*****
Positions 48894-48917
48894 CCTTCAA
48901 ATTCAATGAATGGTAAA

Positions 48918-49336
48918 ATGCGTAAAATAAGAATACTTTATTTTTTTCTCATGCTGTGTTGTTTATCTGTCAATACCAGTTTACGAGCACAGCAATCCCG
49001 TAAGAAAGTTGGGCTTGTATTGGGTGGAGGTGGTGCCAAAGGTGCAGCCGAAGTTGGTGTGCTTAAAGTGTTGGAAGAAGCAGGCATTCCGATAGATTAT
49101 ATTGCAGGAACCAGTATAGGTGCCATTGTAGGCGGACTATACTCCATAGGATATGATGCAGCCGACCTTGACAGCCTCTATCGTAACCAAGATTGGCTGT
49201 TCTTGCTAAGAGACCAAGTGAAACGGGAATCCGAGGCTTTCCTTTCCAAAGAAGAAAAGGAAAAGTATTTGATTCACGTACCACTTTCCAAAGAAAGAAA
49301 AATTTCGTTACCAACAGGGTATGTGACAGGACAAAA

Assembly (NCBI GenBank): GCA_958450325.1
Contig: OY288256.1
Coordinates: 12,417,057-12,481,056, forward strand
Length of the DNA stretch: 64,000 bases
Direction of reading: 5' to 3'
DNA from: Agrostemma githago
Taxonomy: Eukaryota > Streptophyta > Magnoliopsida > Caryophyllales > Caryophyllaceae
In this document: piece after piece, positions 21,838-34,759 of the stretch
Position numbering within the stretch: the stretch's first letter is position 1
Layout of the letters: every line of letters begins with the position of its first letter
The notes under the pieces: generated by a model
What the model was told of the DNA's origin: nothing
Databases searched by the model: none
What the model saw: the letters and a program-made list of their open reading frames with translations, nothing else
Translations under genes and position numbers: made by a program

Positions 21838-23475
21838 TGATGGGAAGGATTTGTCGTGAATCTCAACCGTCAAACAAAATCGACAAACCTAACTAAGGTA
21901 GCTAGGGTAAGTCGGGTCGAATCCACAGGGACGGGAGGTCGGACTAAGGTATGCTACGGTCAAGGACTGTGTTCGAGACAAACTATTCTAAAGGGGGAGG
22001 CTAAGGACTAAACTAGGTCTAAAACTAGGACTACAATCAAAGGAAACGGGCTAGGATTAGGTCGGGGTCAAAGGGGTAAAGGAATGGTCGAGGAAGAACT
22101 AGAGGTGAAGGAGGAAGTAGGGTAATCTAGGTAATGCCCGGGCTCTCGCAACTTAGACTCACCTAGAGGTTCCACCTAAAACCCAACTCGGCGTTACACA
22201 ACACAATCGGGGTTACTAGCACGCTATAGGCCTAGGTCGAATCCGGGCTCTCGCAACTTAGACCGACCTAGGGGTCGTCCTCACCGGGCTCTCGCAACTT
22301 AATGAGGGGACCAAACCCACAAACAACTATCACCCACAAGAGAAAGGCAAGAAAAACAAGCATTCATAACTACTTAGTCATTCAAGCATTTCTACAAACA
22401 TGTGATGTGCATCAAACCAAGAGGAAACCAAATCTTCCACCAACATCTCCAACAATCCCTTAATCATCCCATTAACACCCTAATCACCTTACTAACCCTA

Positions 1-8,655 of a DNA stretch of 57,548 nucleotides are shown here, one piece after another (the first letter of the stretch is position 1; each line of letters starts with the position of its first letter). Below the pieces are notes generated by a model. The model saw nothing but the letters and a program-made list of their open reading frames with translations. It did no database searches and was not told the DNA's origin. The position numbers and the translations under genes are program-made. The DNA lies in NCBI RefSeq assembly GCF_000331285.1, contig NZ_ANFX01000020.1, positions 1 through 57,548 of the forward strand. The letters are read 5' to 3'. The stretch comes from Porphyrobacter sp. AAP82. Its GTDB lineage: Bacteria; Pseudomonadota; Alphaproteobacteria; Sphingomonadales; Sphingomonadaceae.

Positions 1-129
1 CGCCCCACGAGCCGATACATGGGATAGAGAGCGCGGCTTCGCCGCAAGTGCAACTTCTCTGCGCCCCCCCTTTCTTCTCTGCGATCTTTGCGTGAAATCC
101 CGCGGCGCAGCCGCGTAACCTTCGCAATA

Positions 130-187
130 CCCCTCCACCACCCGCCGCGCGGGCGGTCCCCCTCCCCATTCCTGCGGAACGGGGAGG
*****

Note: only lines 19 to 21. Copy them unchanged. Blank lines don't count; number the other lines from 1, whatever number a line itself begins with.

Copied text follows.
Layout of the letters: every line of letters begins with the position of its first letter
The notes under the pieces: generated by a model
What the model was told of the DNA's origin: nothing